Elderly Women In India Face Age Discrimination And Mistreatment: Study

24/03/2015 9:36 AM IST | Updated 15/07/2016 8:25 AM IST
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Indian Christians attend a peace protest in Ahmedabad on March 20, 2015, in the wake of the gang-rape on an elderly nun. An Indian state government, West Bengal, was under pressure over the rape of an elderly nun said March 18 it was handing over the case to the country's top investigators after coming under fire over the lack of arrests. AFP PHOTO / Sam PANTHAKY (Photo credit should read SAM PANTHAKY/AFP/Getty Images)

NEW DELHI — Elderly women in the country increasingly face "age discrimination, ageism, elder abuse and mistreatment" and this is due to high levels of lack of awareness of their basic rights, states a recent study.

The study "Gender Discrimination among Older Women in India" by Agewell Research and Advocacy Centre which works for the welfare and empowerment of the elderly surveyed a representative sample of 50,000 older persons (27,500 from rural areas and 22,500 from urban areas) spread across 330 districts of 26 states and union territories.

A separate study for Delhi found that cases of rights violation of elderly women within family is on rise in unplanned or semi-planned colonies of the national capital compared to those in its planned colonies.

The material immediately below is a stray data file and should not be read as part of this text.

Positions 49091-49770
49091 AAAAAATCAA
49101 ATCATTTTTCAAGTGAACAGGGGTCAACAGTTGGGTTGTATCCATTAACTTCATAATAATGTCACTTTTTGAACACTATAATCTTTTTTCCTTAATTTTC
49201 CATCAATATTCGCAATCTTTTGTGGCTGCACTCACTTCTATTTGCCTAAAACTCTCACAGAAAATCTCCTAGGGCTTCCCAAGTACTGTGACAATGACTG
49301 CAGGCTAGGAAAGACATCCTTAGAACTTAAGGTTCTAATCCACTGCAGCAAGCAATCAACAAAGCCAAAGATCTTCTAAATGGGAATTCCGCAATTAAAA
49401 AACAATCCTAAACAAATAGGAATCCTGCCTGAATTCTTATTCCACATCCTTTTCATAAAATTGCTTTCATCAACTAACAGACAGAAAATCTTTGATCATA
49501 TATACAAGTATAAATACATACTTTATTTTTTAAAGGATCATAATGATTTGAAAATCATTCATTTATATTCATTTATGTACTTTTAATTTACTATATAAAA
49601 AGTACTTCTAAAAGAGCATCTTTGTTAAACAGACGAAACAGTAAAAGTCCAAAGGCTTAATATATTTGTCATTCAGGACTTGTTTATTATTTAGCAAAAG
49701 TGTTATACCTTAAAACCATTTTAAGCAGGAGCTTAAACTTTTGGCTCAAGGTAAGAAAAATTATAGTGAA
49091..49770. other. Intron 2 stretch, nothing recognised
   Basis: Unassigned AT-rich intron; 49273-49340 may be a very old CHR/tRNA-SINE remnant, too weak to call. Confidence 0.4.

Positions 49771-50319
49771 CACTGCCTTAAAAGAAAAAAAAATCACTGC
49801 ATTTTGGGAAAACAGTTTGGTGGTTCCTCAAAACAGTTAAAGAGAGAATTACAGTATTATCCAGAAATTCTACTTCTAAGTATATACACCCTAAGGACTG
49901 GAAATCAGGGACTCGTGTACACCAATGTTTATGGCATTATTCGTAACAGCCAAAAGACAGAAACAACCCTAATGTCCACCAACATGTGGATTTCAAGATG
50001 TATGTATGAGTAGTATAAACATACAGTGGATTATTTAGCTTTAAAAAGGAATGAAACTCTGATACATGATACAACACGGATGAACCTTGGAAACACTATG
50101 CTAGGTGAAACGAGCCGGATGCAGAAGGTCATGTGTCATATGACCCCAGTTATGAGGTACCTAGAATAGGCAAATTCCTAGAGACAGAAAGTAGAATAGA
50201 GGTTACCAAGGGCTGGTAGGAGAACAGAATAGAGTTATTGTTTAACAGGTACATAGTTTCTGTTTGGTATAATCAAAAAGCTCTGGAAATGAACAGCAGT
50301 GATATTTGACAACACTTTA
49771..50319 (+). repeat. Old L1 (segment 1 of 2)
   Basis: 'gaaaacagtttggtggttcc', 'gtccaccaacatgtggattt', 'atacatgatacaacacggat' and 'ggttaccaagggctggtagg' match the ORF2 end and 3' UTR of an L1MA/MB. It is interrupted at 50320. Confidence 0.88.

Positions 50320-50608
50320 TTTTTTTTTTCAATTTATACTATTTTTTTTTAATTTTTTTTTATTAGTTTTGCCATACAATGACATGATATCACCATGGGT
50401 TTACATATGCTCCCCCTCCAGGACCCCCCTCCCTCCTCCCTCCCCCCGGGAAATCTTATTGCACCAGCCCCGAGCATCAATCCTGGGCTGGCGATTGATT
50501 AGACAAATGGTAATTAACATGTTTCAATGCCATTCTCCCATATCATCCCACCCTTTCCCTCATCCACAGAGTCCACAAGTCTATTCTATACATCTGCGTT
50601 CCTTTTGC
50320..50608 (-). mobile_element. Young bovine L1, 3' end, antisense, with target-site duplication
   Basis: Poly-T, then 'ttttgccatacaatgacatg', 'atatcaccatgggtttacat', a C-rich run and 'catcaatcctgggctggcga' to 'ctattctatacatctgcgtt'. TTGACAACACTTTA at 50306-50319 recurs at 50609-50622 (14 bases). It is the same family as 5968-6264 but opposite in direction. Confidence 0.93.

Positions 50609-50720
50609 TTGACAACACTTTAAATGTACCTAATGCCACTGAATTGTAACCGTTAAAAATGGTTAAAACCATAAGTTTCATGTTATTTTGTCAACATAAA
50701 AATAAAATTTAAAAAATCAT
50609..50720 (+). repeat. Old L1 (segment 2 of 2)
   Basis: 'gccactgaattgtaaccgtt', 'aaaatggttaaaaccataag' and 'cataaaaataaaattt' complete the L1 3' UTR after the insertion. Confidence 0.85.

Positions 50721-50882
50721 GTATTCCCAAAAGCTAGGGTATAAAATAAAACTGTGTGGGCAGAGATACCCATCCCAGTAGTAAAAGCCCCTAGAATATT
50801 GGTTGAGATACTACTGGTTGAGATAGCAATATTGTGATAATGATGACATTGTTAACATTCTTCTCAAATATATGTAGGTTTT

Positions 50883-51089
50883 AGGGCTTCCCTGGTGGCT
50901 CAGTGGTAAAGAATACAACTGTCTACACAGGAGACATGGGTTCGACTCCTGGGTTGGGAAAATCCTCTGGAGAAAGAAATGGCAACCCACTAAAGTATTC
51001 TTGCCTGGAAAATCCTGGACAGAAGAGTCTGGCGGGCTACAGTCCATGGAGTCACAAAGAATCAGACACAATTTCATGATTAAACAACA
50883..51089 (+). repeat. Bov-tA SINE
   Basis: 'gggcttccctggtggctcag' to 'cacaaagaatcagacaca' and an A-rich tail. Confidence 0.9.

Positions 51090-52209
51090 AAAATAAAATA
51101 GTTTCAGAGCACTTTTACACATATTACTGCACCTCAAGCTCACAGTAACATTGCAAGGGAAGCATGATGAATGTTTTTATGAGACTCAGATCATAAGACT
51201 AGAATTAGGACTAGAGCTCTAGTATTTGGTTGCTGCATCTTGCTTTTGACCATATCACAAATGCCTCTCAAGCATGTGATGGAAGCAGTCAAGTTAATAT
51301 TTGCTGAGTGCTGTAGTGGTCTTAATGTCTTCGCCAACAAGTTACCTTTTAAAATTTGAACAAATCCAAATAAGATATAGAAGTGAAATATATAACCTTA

As per 2011 Census there were approx. 6.5 Lakh elderly women in Delhi (approximately 51 per cent of total elderly population of Delhi).

For the Delhi survey a representative sample of 5,000 older persons (2,750 from slums or unauthorised colonies areas and 2,250 from planned colonies) were interviewed spread across 11 districts of Delhi between December 2014 and January 2015.

As per the nationwide survey 89.38 per cent elderly respondents said that status of elderly women within their families is lower than male counterparts because of their gender. A total of 84.07 per cent elderly respondents acknowledged that dominance of elderly women is often denied in Indian families due to gender discrimination. Only 11.46 per cent respondents (8.2 per cent rural and 15.5 per cent urban) were of the view that gender discrimination does not matter, when dominance in family is adjudged. Every second respondent (50.59 per cent) said that elderly women have to face marginalisation or isolation due to gender discrimination, even in old age. 52.84 per cent elderly men and 48.43 per cent elderly women agreed that gender discrimination causes marginalization or isolation of elderly women.

In rural areas more than half of respondents (55.24 per cent) also said that there is no link between marginalisation of older women and gender discrimination.

With respect to healthcare, 43,063 older persons including 22,549 elderly women claimed that people don't care as much for them, properly as compared to male elderly in their families. For Delhi, according to 86.13 percent elderly respondents, health of elderly women is neglected due to gender bias. Only 11.12 per cent elderly said that they did not agree with this fact as gender of elderly people is not related to their poor health conditions.

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